The camera is responsive to use and while there's a wait of just over a second before you can fire off the first shot as the excellent anti dust system’s animation struts its stuff. A continuous shooting rate of 3fps (for 12-JPEGs or seven RAW files) allows for accurate capture of most moving subjects while the focusing performance is equally quick and very accurate. And while some may frown at the modest 3-zone AF system, it is an accurate and reliable one.

Also, because of the smaller area afforded by the FourThirds format sensor, three AF points provide enough scope most tasks and, like its predecessor, image you take are afforded the choice of JPEG, RAW or RAW + JPEG capture at various settings and compression values – for the JPEG side of the equation.

Overall, the camera is responsive and handles well, with the (often) seemingly complex operation (due largely to the sheer amount of kit you have to tweak and play with) quickly becoming second nature. Live View, which allows images to be composed and checked for sharpness via the large LCD and its excellent 7x or 10x magnifying modes beef up the small looking viewfinder, but it is exactly that, small. However, while seemingly gloomy when compared to some larger format viewfinders it is still bright enough for easy use and features comprehensive shooting info. In short, it takes getting used to but works a treat.

So let's look at the most important aspect of the E-510, namely, the image quality. Images are excellent “out of the box”, metering is reliable and offers plenty of presets including both Hi and Low settings to swing the metering bias towards highlights of shadows respectively.

White balance is temperamental in the auto mode but switch to a setting suitable for the ambient light and things are reliable indeed. Slight issues around the dynamic range and include the loss of highlights in brighter scenes, but shooting in and, with the use of the supplied RAW processing software, you can claw back missing highlight detail in JPEGs.

And said detail is superb with noise control also good from ISO100 to 800 while the top setting of ISO 1600 has obvious but not overly intrusive noise – easily on a par with much of the DSLR competition.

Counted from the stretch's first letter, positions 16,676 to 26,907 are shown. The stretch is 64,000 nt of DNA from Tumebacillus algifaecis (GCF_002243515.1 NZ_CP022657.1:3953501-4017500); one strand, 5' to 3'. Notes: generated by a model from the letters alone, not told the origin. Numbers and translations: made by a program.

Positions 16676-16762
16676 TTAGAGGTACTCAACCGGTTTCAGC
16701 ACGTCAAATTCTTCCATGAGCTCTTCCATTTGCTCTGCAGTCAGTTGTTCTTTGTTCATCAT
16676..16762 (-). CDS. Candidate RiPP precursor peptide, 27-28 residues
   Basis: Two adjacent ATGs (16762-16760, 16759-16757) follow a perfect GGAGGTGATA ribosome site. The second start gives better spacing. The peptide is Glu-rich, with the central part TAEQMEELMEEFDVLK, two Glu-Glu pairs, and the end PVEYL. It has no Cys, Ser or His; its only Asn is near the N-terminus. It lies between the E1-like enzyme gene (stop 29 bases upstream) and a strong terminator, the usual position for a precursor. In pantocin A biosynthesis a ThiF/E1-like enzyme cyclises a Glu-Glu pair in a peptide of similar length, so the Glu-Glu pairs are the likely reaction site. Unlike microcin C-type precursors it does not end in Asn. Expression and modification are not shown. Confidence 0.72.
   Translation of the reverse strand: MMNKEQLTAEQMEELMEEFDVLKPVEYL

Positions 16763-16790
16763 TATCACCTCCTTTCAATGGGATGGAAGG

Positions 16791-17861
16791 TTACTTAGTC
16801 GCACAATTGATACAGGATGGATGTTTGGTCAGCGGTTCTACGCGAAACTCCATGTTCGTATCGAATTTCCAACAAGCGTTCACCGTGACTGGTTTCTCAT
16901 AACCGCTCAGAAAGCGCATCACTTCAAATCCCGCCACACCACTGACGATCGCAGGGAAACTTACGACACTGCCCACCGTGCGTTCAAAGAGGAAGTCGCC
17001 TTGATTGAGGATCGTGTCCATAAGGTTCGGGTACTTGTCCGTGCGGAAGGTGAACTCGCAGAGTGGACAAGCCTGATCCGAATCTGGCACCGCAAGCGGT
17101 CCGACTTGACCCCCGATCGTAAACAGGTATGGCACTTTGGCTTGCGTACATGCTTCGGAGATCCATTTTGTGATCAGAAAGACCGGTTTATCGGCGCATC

Colour rendition is natural (though strangely, the LCD provides a skewed colour balance compared to what you see when viewed on PC) but there is enough in the way of tailoring of colour modes (and just about every other mode on the camera) built into the camera to keep any photo enthusiasts happy. Be it black and white with built-in filters that mimic the effect of red, yellow and green filtration (to name a few modes) on a film camera, or desaturated or vivid snapping, there’s lots of scope. You can also adjust the noise processing, sharpness, contrast and the like to further enhance or simply tweak image capture performance and behavior to how you like it.


With a stunning feature set and great handling in a (slightly) beefier body than its E-410 predecessor, plus great image quality, the only thing left to want is a great price. Oh! Hang on; it has a great price too – in a variety of tasty-looking kits or body only.

Okay, if you own a Canon or Nikon system you’re already locked into that are unlikely to swap due to the cost of switching all those lenses if nothing else, but if you’re trading up from compacts, across from film or simply need a compact yet superbly specified DSLR with anti shake, than the E-510 must be placed near the top of your list.

Writing by Doug Harman.